McLendon Hills resident Carl Chandler has been riding horses since he was fourteen. After retiring from his career as an FBI agent, he decided to return to his home state of North Carolina.
While reading a Southern Living magazine, his wife found information about McLendon Hills.
“We wanted [to live near] water, but not the coast,” Chandler explained. “She’s got the lake, and I’ve got the barn.”
After retirement, Chandler was able to focus on his riding. Being a self-taught rider, he wanted to have some professional training in both English and Western-style riding.
He received his nickname “Cowboy Carl” shortly after moving to McLendon Hills. He is one of the only Western-style riders in the community.
“I am by no means an expert…,” Chandler explained. “I never got a lesson until ten years ago.”
His fascination with horses led him to travel to countries such as Holland, Germany, and South Africa. He once received professional dressage training in Portugal by Georges Malleroni – a top-notch English and dressage riding instructor. Local instructor, Jeanette Van Mill prepped him for Portugal.
Chandler decided to purchase a horse that would suit his needs when riding in both the English and Western style. He contacted an importer and described the horse he was looking for. In March of 2017, Chandler purchased Yarik, a beautiful Friesian horse from Holland.
“I can use him for both English and Western riding,” he said.
Chandler has plans to continue to receive professional training, but that does not stop him from testing his limits.
In May, Chandler decided to participate in the Great American Horse Drive. This adventure takes place in Colorado and consists of forty-five riders herding over 500 horses and traveling sixty miles with them in two days.
The owner of the horse ranch is a large distributor of horses, and the horses were used in the tv show “Return to Lonesome Dove.” They also appeared in the “Lone Ranger” movie.
This ride is both physically and mentally challenging for riders as they travel thirty miles per day on horseback. Many ranches have become modernized, using ATVs and even helicopters to herd horses.
“Even professional endurance riders often only ride twenty-five miles maximum per day,” Chandler said. “It’s one of the [most fun] things I’ve done on horseback. It’s challenging because you’re pushing yourself to finish the second day.”
An EMS truck travels alongside the herders to ensure safety. This past spring, only thirty-three of the forty-five riders were able to complete the ride.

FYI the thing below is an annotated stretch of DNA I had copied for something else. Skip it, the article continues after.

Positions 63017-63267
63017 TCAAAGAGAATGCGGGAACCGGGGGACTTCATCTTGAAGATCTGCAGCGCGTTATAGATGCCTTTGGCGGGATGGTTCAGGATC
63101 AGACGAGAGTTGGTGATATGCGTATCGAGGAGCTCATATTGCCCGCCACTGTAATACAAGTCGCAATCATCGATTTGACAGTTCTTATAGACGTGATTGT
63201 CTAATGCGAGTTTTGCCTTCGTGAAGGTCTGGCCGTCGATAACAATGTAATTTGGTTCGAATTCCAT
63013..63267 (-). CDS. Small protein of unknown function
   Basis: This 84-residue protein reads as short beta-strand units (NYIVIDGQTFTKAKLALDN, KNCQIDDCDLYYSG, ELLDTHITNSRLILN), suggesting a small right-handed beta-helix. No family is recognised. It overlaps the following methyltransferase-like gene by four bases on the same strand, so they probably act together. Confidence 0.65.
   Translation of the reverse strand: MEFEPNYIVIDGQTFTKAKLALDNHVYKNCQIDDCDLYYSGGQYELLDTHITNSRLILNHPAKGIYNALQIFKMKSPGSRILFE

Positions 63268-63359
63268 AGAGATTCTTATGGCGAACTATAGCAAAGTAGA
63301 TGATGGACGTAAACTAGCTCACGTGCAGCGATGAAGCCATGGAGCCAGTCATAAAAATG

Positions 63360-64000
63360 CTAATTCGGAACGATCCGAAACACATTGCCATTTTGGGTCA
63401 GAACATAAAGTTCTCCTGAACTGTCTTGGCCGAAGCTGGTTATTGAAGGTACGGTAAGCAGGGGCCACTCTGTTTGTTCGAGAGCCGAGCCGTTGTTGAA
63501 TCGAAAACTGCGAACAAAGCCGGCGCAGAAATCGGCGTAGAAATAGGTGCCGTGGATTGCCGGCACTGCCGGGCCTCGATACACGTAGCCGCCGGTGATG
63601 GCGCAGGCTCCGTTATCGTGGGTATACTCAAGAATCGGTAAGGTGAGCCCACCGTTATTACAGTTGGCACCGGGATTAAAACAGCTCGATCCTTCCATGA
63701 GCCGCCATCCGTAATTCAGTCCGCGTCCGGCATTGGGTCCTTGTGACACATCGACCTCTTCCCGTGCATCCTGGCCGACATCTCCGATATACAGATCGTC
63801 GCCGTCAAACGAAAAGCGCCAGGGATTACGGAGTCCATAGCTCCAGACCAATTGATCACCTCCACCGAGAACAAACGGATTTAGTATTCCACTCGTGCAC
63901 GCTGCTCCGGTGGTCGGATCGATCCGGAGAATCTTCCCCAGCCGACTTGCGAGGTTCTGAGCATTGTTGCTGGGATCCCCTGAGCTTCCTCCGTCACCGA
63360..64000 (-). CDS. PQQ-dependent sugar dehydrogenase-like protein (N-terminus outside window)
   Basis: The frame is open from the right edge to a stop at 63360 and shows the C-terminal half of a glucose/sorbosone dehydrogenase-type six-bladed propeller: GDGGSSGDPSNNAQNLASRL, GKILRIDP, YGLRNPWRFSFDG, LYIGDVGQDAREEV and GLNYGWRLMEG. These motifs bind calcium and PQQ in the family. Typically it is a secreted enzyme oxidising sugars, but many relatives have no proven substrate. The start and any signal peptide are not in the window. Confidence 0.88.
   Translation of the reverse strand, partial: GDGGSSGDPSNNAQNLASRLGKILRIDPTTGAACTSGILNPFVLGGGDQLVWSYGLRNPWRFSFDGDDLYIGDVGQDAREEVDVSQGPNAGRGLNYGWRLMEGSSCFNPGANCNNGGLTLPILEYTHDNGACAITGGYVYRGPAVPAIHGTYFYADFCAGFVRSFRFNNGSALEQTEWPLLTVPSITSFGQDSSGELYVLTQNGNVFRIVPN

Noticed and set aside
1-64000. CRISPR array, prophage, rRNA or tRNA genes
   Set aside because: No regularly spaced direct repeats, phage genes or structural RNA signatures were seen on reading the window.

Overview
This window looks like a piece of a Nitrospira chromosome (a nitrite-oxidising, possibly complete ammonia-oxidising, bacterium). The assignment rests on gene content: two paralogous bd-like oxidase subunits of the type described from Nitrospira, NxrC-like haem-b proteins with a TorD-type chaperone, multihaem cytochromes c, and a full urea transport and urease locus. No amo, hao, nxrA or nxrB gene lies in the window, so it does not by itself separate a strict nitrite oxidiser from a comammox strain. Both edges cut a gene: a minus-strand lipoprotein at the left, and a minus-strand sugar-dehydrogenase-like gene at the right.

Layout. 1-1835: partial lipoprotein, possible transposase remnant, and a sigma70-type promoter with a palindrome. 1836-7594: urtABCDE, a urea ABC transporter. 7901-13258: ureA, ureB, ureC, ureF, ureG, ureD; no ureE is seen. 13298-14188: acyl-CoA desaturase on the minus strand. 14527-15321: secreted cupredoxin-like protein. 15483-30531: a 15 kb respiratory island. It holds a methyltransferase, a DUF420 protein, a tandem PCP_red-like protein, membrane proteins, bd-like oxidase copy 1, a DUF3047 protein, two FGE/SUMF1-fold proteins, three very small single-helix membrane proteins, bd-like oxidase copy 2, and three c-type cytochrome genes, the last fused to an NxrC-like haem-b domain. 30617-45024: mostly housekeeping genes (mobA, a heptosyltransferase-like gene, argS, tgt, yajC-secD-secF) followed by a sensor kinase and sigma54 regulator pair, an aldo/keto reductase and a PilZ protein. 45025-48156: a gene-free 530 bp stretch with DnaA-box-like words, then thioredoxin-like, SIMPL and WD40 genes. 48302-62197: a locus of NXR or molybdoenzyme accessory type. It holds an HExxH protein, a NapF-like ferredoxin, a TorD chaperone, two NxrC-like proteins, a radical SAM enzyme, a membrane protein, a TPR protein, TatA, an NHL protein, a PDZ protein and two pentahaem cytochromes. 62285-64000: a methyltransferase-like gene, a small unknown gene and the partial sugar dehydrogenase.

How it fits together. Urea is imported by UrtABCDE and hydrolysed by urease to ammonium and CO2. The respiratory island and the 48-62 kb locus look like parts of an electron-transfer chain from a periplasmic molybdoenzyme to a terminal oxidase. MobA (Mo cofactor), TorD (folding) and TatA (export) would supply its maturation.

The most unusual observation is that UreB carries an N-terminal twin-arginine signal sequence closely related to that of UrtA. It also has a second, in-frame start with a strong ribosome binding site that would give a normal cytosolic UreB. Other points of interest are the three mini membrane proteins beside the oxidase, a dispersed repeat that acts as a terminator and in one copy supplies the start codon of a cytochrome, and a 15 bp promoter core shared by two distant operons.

“Horses move at a fast pace,” he explained. “You’re trying to slow them down [and] keep them in line.”
Chandler was in Colorado for this event from May 2nd to May 7th. He is recovering from a fall he took during the drive due to equipment failure in which he injured his ribs and tailbone. Despite his injuries, Chandler completed the drive.
“You’ve got to get back up there,” he said.
This is the second drive that Chandler has participated in, the first being in 2014. After riders complete a drive, they are awarded with a belt buckle to showcase their endurance.
“You get a buckle each time you finish a herding,” he said. “I probably will do it again.”
Many ranches have become modernized, using ATVs and even helicopters to herd horses. Riding like a real cowboy is a treat for those who prefer the Western style.
“In America, the idea of the “Western Cowboy” is fading away,” he said.
When Chandler isn’t herding horses, he’s down at the stables or looking for a horse show to attend. He travels west frequently to attend shows and will be going to the National Finals Rodeo in Las Vegas in December. During this Rodeo, cowboys from around the world will compete to see who has the highest skill level.
Chandler’s horse hobby has also taken him to Argentina, Spain, and Costa Rica where he’s spent time learning riding tips and working on different ranches.
“Being a cowboy is more of a respected thing there,” he said.
Chandler spends quality time at the McLendon Hills stables with his horse, Yarik. He enjoys helping his neighbors at the stables and looks forward to putting on a show there this October.
McLendon Hills has had four horse shows over the past five years. During shows, English and Western riders perform while the public has the opportunity to tour the barn and meet the horses.
This year Chandler plans to have food trucks, adult versus youth competitions, the local 4-H club, and farriers and veterinarians to answer any horse-related questions.
Be sure to plan on attending this event to see Cowboy Carl dressed up in his Western attire. The event is scheduled to take place on Saturday, October 7th from 10AM – 3PM. An announcement will be published prior to the event.
For more questions or to call the contact the McLendon Hills Equestrian Center, call 910-783-4999.